Political Ideas in the Twentieth Century

Leon Trotsky, Vladimir Lenin, and Lev Kamenev, 1920.

Anyone desiring a quiet life has done badly to be born in the twentieth century.--L. Trotsky.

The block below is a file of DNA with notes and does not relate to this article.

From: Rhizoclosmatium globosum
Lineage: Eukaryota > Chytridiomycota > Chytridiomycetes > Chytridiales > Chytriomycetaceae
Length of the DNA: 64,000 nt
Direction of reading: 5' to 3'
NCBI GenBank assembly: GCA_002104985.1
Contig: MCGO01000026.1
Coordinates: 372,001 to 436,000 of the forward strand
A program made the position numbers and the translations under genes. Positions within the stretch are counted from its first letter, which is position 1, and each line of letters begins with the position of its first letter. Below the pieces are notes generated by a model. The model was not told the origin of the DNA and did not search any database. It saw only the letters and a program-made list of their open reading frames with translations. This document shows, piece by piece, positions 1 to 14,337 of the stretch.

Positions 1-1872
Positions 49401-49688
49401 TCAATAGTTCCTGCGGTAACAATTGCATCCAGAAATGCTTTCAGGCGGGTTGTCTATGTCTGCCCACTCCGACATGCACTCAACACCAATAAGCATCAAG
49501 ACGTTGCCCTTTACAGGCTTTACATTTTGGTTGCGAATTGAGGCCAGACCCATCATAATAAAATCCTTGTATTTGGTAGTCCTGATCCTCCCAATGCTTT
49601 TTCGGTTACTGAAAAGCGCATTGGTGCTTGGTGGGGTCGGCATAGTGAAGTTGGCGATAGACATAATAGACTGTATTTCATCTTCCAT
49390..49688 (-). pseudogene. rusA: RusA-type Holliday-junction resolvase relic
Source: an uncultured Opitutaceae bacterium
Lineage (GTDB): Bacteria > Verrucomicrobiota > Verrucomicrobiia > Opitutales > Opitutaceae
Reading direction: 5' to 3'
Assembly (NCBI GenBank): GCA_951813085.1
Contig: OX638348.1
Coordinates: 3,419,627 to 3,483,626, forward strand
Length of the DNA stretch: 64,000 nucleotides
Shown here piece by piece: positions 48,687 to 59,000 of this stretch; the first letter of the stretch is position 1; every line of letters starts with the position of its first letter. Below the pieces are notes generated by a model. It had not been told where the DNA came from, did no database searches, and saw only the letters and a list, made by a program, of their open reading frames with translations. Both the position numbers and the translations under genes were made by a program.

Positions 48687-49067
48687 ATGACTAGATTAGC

HISTORIANS of ideas, however scrupulous and minute they may feel it necessary to be, cannot avoid perceiving their material in terms of some kind of pattern. To say this is not necessarily to subscribe to any form of Hegelian dogma about the dominant rôle of laws and metaphysical principles in history -- a view increasingly influential in our time -- according to which there is some single "explanation" of the order and attributes of persons, things and events. Usually this consists in the advocacy of some fundamental "category" or "principle" which claims to act as an infallible guide both to the past and to the future, a magic lens revealing "inner," inexorable, all-pervasive historical laws, invisible to the naked eye of the mere recorder of events, but capable, when understood, of

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